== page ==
Unlike the large majority of his prior work that were eventually developed on whims, The Kraken was born after much premeditation and planning on the artist's behalf. Several objects & beings were considered as the subject of his first truly 'epic' piece, before he settled on the legendary creature after looking up the ocean's most vicious inhabitants.
As opposed to heading straight for ZBrush like he would usually, Brandon began by developing potential silhouettes of the creature on Adobe Photoshop. Once a match was found, finer details were thought of and sketched out until a rough yet satisfactory 2D draft of his vision was arrived at.
Using this research piece as reference, Blender 3D was booted for a phase of polygonal modelling of The Kraken's face; Ensuring that its topology and resolution were top notch along with that of the rest is mesh, Brandon finally moved the intermediate shape to ZBrush.
Therein the Clay Build-up, Dam Standard and Smooth Brushes added muscle and loose skin where needed, while Brandon hinted at bone and skin imperfections near the skin's surface.
Finally, colouring of the finished model took an entirety of three trials, before it was shifted back to Adobe Photoshop for furnishing of its background scene.
1st May, 2016
'Glow' sees Brandon acting upon a whim to model a purple, bunny inspired alien.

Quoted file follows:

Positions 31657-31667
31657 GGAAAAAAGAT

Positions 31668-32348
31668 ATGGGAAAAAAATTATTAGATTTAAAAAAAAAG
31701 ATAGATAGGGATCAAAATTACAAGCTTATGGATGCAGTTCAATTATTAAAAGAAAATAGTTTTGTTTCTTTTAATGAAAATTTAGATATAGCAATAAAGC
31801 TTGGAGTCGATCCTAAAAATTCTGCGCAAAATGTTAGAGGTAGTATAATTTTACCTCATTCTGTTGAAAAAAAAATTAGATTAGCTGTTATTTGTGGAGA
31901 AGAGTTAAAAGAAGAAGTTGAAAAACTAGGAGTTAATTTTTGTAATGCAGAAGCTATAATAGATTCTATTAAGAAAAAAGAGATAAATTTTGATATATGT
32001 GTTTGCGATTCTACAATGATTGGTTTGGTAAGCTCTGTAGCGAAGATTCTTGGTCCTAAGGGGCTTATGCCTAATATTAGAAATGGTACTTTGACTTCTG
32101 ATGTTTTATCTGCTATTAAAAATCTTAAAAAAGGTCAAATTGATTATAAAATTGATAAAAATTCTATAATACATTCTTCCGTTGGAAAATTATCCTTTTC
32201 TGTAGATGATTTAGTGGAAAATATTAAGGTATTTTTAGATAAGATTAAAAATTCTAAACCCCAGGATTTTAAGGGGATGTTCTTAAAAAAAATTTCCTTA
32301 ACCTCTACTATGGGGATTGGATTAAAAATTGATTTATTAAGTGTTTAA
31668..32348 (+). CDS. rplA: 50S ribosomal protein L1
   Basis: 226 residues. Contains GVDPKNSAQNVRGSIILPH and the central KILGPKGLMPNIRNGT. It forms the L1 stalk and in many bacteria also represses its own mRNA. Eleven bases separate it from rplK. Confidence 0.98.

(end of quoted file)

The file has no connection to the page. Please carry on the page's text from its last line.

Without much thought put into its design, the character's base was formed under the artist's go-to method of modelling on ZBrush; ZSphere's warped to conjure a desired shape.
With the Inflate Brush adding volume to the chest, bones and muscle groups closer to the surface were obscured using the Clay Buildup tool.
Texturing came about by the establishment of a base of singular purple, later interspersed with dashes of other shades. Light Pinks and Blues also find their way into the alien's cheeks, collar bones and other sunken regions.
Finally, a combination of a key light, fill light and rim light illuminates the character and its silhouette, both of which lay superimposed over a Photoshop created background scene.
25th April, 2016
'Grumpy', as is aptly titled by Brandon, marks the artist's first foray into modelling a caricature of an older human character, for purposes of experimentation with the creation of wrinkles and skin folds.
Developed within ZBrush, Grumpy too started out as standard ZSpheres that were formed into their final silhouette, using the Clay Buildup Tool and a variety of brushes.
The Dam standard and Form Soft brushes were then brought in to ease out the wrinkles, while dabs of the Inflate Brush were used to exaggerate skin folds.
Asymmetrical features and skin imperfections, viewable on zooming in on the image in high quality, were finally included to push character realism.
Editor's Special | Behind The Art Of Box Panda
22nd April, 2016
You've met his trio of extra-terrestrials and now it's time to meet the man behind them.
We finally force Brandon to take a break, sit down and bring you a closer look at the creative process that shapes his young, South African artistic prowess.
Come read, 'Behind The Art Of Box Panda'.
17th April, 2016
A physical representation of Brandon's agitation and frustrations with the personal procrastination that surrounds his work; this is Scream.